In Sydney harbour modernity towers over Fort Denison, Australia's only Martello, and probably the last such Martello built by the British Empire during the 19th century. This small round defensive fort, equipped with a garrison of 25 men and one or two rotating cannon on the top floor, would have been useful at one time to protect the New South Wales' settlement from naval broadsides. Though laughably obsolete today, and even more laughable to call it one of Sydney's towers, it would be prudent to believe that over the next thousand years the original thick stone walls of the old Martello tower will probably still be there, unlike the mocking piles of glass above it.
Construction used 8,000 tonnes of sandstone from nearby Kurraba Point, Neutral Bay. Walls in the tower are between 3.3 meters and 6.7 meters thick at the base and 2.7 meters thick at the top. It's construction was intended to protect the settlement from Russian attack during the Crimean War.
Between 1804 and 1812 the British authorities, first under William Pitt the Younger, built a chain of similar structures to defend the south and east coast of England, Ireland, Jersey and Guernsey against possible invasion from Napoleonic France. 105 were built in the British Isles, set at intervals along the coast from Seaford, Sussex, to Aldeburgh, Suffolk. Most were constructed under the direction of General William Twiss (1745–1827).
"One man's obsession with Martello Towers has resulted in this detailed website"
The name Martello (and the idea for the English towers) came from a circular stone tower built in Corsica [see photo below], at Mortella Point. French troops occupied the island, and so Corsican patriots pleaded for British help to drive the French out. In 1794, two Royal Navy ships sailed close to the Mortella Tower to destroy it, but were themselves fired upon, suffering sixty casualties. The tower eventually had to be captured by the army, but its strength had impressed those whose efforts it had stoutly resisted for several days.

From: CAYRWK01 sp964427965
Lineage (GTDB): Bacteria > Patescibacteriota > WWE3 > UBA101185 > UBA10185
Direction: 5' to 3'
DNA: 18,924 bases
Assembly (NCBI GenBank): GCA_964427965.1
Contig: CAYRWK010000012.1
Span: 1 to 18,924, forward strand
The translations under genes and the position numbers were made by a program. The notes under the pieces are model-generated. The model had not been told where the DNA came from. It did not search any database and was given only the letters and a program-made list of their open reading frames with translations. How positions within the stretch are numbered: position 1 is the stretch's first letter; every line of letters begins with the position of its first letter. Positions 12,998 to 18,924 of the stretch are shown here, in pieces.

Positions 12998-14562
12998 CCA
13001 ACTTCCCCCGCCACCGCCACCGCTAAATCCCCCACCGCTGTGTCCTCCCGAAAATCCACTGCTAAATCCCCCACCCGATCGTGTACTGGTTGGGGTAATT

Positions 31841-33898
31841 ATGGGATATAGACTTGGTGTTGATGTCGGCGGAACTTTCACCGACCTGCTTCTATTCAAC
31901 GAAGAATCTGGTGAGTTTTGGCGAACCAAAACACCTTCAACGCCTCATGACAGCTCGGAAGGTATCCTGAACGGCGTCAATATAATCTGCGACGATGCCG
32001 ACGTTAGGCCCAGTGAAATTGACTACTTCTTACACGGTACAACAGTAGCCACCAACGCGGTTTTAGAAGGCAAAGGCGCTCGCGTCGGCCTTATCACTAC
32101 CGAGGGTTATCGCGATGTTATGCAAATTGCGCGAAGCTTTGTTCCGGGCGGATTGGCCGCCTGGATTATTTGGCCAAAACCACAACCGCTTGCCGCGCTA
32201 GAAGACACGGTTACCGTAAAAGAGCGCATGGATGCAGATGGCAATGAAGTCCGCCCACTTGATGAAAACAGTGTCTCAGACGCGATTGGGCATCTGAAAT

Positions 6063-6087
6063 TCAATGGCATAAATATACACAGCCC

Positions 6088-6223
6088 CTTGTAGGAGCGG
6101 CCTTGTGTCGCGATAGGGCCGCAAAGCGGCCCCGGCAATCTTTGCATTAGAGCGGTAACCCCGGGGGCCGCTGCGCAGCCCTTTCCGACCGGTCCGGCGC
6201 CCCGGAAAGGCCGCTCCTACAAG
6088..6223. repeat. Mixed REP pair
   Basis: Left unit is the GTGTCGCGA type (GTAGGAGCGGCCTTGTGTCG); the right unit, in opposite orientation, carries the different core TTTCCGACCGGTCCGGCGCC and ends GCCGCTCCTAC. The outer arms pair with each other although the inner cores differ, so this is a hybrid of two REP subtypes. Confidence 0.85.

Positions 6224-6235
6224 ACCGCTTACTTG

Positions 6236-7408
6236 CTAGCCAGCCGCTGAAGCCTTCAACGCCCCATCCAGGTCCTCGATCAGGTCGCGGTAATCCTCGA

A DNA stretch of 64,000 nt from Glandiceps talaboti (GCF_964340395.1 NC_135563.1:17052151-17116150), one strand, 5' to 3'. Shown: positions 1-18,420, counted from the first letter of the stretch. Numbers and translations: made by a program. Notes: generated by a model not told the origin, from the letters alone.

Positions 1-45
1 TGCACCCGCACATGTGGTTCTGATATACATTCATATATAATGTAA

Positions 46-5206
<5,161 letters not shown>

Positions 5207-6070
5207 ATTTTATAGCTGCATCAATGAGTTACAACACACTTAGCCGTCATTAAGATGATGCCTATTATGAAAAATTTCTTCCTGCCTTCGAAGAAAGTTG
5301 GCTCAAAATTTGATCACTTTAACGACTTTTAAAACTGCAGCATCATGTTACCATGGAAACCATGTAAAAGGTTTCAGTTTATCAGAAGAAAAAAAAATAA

A total of sixteen Martello towers were built in Canada, of which eleven are still standing. No less than four were built at Kingston, Ontario alone to defend its harbour and naval shipyards from American attack (the one below now houses the Royal Military College Museum at Fort Frederick). Seven Martellos were also built along the east coast of the United States, whose designs, for the most part, were copied from the towers erected in Canada by the British.
Perhaps the most famous Martello is the James Joyce Tower in Ireland, which currently stands as a museum housing Joyce's life and works. All in all, the Martello Tower is a surviving reminder of Britain's rich imperial heritage.